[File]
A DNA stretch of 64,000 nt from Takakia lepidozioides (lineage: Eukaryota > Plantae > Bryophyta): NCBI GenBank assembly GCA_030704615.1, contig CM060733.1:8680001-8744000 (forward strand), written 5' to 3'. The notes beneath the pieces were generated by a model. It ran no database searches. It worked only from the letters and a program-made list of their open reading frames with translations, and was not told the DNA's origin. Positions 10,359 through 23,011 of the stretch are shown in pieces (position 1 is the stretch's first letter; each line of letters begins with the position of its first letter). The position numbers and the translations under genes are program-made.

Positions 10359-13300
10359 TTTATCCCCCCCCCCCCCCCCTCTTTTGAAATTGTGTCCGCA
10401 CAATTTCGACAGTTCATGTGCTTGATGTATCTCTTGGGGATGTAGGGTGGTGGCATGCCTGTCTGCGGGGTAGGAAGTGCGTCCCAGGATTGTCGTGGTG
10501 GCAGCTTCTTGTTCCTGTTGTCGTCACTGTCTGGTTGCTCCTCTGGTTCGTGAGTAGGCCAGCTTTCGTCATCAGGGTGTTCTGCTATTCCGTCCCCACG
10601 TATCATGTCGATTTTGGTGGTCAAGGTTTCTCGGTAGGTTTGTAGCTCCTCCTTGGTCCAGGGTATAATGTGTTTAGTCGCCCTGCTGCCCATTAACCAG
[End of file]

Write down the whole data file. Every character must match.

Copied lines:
A DNA stretch of 64,000 nt from Takakia lepidozioides (lineage: Eukaryota > Plantae > Bryophyta): NCBI GenBank assembly GCA_030704615.1, contig CM060733.1:8680001-8744000 (forward strand), written 5' to 3'. The notes beneath the pieces were generated by a model. It ran no database searches. It worked only from the letters and a program-made list of their open reading frames with translations, and was not told the DNA's origin. Positions 10,359 through 23,011 of the stretch are shown in pieces (position 1 is the stretch's first letter; each line of letters begins with the position of its first letter). The position numbers and the translations under genes are program-made.

Positions 10359-13300
10359 TTTATCCCCCCCCCCCCCCCCTCTTTTGAAATTGTGTCCGCA
10401 CAATTTCGACAGTTCATGTGCTTGATGTATCTCTTGGGGATGTAGGGTGGTGGCATGCCTGTCTGCGGGGTAGGAAGTGCGTCCCAGGATTGTCGTGGTG
10501 GCAGCTTCTTGTTCCTGTTGTCGTCACTGTCTGGTTGCTCCTCTGGTTCGTGAGTAGGCCAGCTTTCGTCATCAGGGTGTTCTGCTATTCCGTCCCCACG
10601 TATCATGTCGATTTTGGTGGTCAAGGTTTCTCGGTAGGTTTGTAGCTCCTCCTTGGTCCAGGGTATAATGTGTTTAGTCGCCCTGCTGCCCATTAACCAG